impossible for anyone to get into your cloud unless you show it to them. Call 
it "security through proximity." 

The second huge advantage of the MiFi is that, as with any wireless router, you 
can share its signal with other people; up to five road warriors can enjoy the 
same connection. Your youngsters with their iPod Touches in the back of the van 
could hop online, for example, or you and your colleagues could connect and 
collaborate on a corporate retreat. 

Verizon points out how useful the MiFi could be for college students working 
off-campus, insurance adjusters at a disaster site and trade show booth teams. 
(Incredibly, Verizon even suggests that you could use the MiFi at home as your 
primary family Internet service. Sharing a cellular-modem account was something 
it strenuously discouraged only two years ago.) 

Some footnotes: First, the MiFi goes into sleep mode after 30 minutes of 
inactivity, to prolong its battery life. 

Yes, it means that a single charge can get you through a full day of on-and-off 
Internet noodling, even though the battery is supposed to run for only four 
hours a charge (it's rated at 40 hours of standby). But once the MiFi is 
asleep, your Wi-Fi bubble is gone until you tap the power button. 

It's probably the height of ingratitude to complain about having to press a 
single button to get yourself online. But if the MiFi is flopping around 
somewhere in the bottom of your bag, just finding it can be a minor hassle.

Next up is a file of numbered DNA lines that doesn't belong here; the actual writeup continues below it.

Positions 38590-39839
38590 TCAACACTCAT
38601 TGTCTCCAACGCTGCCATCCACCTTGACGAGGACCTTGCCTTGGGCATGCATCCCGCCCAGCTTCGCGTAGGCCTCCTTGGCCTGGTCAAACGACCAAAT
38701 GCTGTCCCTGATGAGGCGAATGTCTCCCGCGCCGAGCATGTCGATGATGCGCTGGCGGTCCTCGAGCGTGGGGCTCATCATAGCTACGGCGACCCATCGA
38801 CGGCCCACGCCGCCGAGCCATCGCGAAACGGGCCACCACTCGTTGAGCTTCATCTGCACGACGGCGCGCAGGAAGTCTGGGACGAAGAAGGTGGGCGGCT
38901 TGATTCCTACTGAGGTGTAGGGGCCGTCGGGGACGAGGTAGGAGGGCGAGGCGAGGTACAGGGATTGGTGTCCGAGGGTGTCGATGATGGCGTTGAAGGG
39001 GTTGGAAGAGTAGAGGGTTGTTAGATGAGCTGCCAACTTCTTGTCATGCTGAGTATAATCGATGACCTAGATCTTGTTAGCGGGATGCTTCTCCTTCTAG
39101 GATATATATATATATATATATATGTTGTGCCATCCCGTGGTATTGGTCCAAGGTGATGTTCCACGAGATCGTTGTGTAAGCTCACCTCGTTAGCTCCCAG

Fortunately, you can turn off that sleep feature, or even change the inactivity 
interval before it kicks in. This gizmo is a full-blown wireless router with 
full-blown configuration controls. If you type into your Web browser's address bar -- a trick well known to 
network gurus -- the MiFi's settings pages magically appear. Now you can do 
geeky, tweaky tasks like changing the password or the wireless network name, 
limiting access to specific computers, turning on port forwarding (don't ask) . 

A final note: If your laptop has a traditional cellular modem, you can turn on 
a Mac OS X or Windows feature called Internet Sharing, which rebroadcasts the 
signal via Wi-Fi, just like the MiFi. 

But the MiFi is infinitely easier to use and start up, doesn't lock you into 
carrying around your laptop all the time, has better range and works even when 
your laptop battery is dead. (The MiFi recharges from a wall outlet; it still 
works as a hot spot while it's plugged in.